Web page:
Weinstein toasts Woody's 'Barcelona'
WHEN HIS newest book “Legacy of Secrecy” comes out in November from Counterpoint Press, we’ll be on the receiving end of new info about the Mafia’s glamorous Hollywood villain, Johnny Rosselli, and also about how the JFK and RFK assassinations tie into James Earl Ray’s murder of Dr. Martin Luther King.
The complexities of these many related killings and the fact that so many new revelations are being monitored by Lamar Waldron and others from sources the CIA and FBI kept covered up for years is all a bit too much for us to cover here in a mere column. You should read Waldron’s last book “Ultimate Sacrifice” and his coming “Legacy of Secrecy” if you really want the facts.
Rosselli’s story is on its way to the big screen thanks to actor (and former Chicago cop) Dennis Farina, writer Stephen Kronish and others. Taking extensive material from Waldron’s last book “Ultimate Sacrifice,” they are turning Rosselli’s life and death into screen drama.
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I WAS at the NYC premiere of Woody Allen’s “Vicky Cristina Barcelona” (last week).
The crowd was young, hip and semi-dressed, and I intercepted a cacophony of intimate conversations: “Have you seen Monica? Oh, God, bad. Drugs, darling”…” Yeah, I might get married, but I’m such an all-or-nothing guy, and right now it’s all about me. Do you have a card?”…”I’m soooo mad. I stood out there for five minutes and nobody took my picture!”
It was the usual endless clogged-aisles/cocktail-party crush until the guy behind me started to complain, loudly.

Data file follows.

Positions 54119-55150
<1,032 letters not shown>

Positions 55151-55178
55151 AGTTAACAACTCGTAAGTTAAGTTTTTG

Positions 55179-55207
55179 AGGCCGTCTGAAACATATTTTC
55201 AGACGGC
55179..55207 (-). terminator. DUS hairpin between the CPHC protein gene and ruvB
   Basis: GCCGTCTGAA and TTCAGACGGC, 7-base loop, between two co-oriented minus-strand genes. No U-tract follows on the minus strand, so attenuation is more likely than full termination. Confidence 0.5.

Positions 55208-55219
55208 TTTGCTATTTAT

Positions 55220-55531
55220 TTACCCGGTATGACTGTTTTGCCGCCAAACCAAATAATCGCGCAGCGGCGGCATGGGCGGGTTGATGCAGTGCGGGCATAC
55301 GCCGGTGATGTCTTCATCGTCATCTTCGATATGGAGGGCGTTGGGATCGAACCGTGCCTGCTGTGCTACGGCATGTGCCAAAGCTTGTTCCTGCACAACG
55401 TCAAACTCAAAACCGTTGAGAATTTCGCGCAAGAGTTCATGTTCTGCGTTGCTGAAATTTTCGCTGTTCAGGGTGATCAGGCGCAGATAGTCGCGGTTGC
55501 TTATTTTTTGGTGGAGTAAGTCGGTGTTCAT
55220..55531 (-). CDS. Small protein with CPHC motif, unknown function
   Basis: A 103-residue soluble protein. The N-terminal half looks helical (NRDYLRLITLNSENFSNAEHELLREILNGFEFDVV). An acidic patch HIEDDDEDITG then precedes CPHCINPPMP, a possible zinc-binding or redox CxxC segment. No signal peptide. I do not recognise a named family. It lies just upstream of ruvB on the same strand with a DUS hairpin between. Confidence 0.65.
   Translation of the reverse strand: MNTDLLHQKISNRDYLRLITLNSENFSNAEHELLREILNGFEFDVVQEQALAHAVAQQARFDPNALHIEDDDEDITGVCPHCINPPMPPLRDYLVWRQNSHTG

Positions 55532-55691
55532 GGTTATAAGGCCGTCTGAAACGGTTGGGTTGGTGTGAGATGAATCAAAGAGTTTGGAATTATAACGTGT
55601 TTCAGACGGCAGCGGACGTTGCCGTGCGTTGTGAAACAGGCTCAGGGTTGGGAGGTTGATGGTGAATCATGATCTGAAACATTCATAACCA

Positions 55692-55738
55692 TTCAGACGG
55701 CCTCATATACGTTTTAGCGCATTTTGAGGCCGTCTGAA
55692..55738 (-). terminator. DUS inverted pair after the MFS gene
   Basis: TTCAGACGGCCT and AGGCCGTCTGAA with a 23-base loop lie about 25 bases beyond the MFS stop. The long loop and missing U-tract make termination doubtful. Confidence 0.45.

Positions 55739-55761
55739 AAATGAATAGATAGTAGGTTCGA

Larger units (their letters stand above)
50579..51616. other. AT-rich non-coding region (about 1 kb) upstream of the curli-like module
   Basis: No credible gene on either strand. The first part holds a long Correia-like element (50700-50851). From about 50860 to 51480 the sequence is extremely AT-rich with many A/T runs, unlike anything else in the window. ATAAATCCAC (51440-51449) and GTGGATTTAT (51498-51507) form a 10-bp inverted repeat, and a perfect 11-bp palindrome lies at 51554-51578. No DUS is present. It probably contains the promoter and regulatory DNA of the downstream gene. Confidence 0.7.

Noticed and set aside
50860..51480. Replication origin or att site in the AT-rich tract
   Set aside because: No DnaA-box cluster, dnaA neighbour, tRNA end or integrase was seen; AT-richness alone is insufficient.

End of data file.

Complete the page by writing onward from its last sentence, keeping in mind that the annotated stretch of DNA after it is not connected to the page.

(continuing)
Finally, Harvey Weinstein appeared, thanked everybody connected with the movie, and told a very funny (fictitious) story about two of its stars, Javier Bardem and Penelope Cruz — how they’d first worked in a Spanish version of “Heidi.” Lot’s of back and forth between Harvey and Javier on how to pronounce “Heidi” in Spanish. It was a riot.
The Diamond Information Center was one of the night’s sponsors, along with Sherry Council of America. The Weinstein Company has been looking for an unqualified hit. Movies are a crapshoot, and Woody Allen movies moreso, but in “Vicky Cristina Barcelona,” Harvey may have found a delicious crowd-pleasing success.
Director Allen seems newly invigorated now that he’s moved his films out of the various environs of Manhattan and gone European — London for “Match Point” and “Scoop,” Spain for this one. Make no mistake, these are Woody Allen movies, and his sensibilities and philosophies are still evident. But there’s a freshness to Woody’s latest efforts that one might not expect from an auteur in his 70’s.
The film belongs to Penelope Cruz, who plays Bardem’s charismatically bonkers ex-wife. She is sexy, funny, vicious, raging, dangerous, and tender. All in her first three minutes on screen! It is a spectacular fireworks display.
After the movie, everybody traipsed over to the Plaza Athenee where Peggy Siegal laid out one of her (reasonably) cozy sit downs. Cruz, Bardem and Patricia Clarkson were there as well as Nora Ephron and Nick Pileggi, Nicole Miller, Russell Simmons, Paula Zahn.